More agricultural workers committed suicide in 2016, but the overall number of suicides in the farm sector dipped almost 10% in comparison with the previous year, according to provisional data from the National Crime Records Bureau (NCRB) that the Agriculture Ministry shared with Parliament on Tuesday.
Overall, 11,370 people in the farming sector committed suicide in 2016, in comparison to 12,602 the previous year.
From 2014, the NCRB has been dividing the sector into farmers or cultivators, and agricultural labourers. The 2016 data shows that the plight of labourers appeared to be getting worse, with a 9% increase to 5,019 suicides in 2016 in comparison to 2015.
On the other hand, 6,351 cultivators committed suicide in 2016. That was a 20% drop from the previous year.
As this is provisional data, the NCRB has not yet published the cause of suicides. However, in his reply to a question in the Lok Sabha, the Minister of State for Agriculture and Farmers Welfare Parshottam Rupala said that bankruptcy, indebtedness and farming-related issues were listed as the major causes of suicides in the sector for 2015. “The government is aiming to reorient the agriculture sector by focusing on an income-centeredness in addition to a pure production-centeredness approach,” he said.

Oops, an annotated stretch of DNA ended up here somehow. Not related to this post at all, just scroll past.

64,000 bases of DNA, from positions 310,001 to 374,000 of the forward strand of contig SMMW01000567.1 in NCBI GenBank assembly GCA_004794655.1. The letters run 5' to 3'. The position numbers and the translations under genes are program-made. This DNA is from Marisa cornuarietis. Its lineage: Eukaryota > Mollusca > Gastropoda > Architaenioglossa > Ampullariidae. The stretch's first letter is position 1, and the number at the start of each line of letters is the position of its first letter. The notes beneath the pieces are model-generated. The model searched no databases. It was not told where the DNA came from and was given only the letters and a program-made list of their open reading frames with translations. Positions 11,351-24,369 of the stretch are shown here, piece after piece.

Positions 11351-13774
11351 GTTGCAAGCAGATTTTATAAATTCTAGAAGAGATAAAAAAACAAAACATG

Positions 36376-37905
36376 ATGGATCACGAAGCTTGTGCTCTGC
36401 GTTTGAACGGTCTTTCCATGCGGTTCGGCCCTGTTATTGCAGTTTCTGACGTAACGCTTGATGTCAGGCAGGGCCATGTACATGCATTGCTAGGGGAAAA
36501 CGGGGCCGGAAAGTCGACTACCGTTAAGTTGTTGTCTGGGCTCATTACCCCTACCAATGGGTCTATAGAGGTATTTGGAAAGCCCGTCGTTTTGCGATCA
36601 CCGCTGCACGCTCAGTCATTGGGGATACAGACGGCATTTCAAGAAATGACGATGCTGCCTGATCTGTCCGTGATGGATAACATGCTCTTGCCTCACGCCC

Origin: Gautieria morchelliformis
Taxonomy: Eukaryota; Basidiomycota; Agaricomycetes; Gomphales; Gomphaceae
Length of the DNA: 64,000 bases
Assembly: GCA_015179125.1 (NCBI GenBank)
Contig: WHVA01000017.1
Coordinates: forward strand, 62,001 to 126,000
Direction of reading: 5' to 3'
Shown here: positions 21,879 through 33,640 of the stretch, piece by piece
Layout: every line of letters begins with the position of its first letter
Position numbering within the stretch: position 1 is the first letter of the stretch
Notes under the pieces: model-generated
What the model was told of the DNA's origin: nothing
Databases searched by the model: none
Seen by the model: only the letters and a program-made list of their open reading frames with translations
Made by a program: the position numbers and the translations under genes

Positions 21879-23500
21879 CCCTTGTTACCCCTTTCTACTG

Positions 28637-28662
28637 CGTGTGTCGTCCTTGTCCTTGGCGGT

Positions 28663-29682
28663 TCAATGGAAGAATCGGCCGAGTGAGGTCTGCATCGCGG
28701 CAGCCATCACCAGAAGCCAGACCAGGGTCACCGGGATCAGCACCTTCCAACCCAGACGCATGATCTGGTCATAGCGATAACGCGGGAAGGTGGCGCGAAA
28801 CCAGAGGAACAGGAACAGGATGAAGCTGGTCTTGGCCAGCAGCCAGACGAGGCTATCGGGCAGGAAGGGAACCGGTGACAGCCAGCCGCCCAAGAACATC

Maharashtra, which saw massive farmer protests earlier this month, remained the worst affected state, with 3,661 suicides — a rate of more than 10 farmers per day.
However, the State has stemmed the rising rate of suicides, showing the first dip in three years. Karnataka, which is second on the list, saw a worsening situation, with the suicide figures spiking more than 30%. Some states, including West Bengal and Bihar, have reported zero farmer suicides. A senior official from NCRB said such anomalies would be taken up with states before the data was published, but in the end, the central body was dependent on the states to report figures accurately.
Farmers organisations said the input costs needed to be controlled by government in order to reduce distress in the agrarian community. “The government must control the price of seeds, or give seed rights to farmers,” said Mohini Mohan Mishra, national secretary of the Bhartiya Kisan Sangh, a farmers group affiliated to the Sangh Parivar. He attributed the improvement in Maharashtra to the policies of the current BJP-Shiv Sena government in encouraging farmers to shift away from the BT cotton crops in the Vidarbha area.
The All-India Kisan Sabha, a Left-backed farmers movement, felt that farm loan waivers were critical in order to relieve distress, but could not be seen as a permanent solution. AIKS joint secretary Vijoo Krishnan emphasised that all input costs -- seeds, fertilisers, equipment -- needed to be price-controlled and farm credit needed to be made available at lower interest rates.